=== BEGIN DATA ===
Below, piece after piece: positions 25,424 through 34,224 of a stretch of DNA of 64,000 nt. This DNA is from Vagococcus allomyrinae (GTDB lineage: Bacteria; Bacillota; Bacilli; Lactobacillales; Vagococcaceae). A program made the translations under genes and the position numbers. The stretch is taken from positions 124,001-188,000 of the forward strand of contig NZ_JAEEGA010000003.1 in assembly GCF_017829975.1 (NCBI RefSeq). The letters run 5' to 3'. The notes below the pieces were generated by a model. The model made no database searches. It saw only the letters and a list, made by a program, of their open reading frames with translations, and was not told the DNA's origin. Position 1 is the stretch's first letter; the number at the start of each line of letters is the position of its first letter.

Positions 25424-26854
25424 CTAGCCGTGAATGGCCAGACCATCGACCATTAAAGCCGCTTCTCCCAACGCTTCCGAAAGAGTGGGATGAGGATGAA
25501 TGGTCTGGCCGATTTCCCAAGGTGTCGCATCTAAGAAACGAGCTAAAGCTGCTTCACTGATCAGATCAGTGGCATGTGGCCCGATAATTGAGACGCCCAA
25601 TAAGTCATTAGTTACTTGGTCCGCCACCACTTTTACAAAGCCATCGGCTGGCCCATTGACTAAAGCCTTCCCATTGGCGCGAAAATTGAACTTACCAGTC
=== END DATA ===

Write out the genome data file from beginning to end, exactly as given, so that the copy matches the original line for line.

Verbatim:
Below, piece after piece: positions 25,424 through 34,224 of a stretch of DNA of 64,000 nt. This DNA is from Vagococcus allomyrinae (GTDB lineage: Bacteria; Bacillota; Bacilli; Lactobacillales; Vagococcaceae). A program made the translations under genes and the position numbers. The stretch is taken from positions 124,001-188,000 of the forward strand of contig NZ_JAEEGA010000003.1 in assembly GCF_017829975.1 (NCBI RefSeq). The letters run 5' to 3'. The notes below the pieces were generated by a model. The model made no database searches. It saw only the letters and a list, made by a program, of their open reading frames with translations, and was not told the DNA's origin. Position 1 is the stretch's first letter; the number at the start of each line of letters is the position of its first letter.

Positions 25424-26854
25424 CTAGCCGTGAATGGCCAGACCATCGACCATTAAAGCCGCTTCTCCCAACGCTTCCGAAAGAGTGGGATGAGGATGAA
25501 TGGTCTGGCCGATTTCCCAAGGTGTCGCATCTAAGAAACGAGCTAAAGCTGCTTCACTGATCAGATCAGTGGCATGTGGCCCGATAATTGAGACGCCCAA
25601 TAAGTCATTAGTTACTTGGTCCGCCACCACTTTTACAAAGCCATCGGCTGGCCCATTGACTAAAGCCTTCCCATTGGCGCGAAAATTGAACTTACCAGTC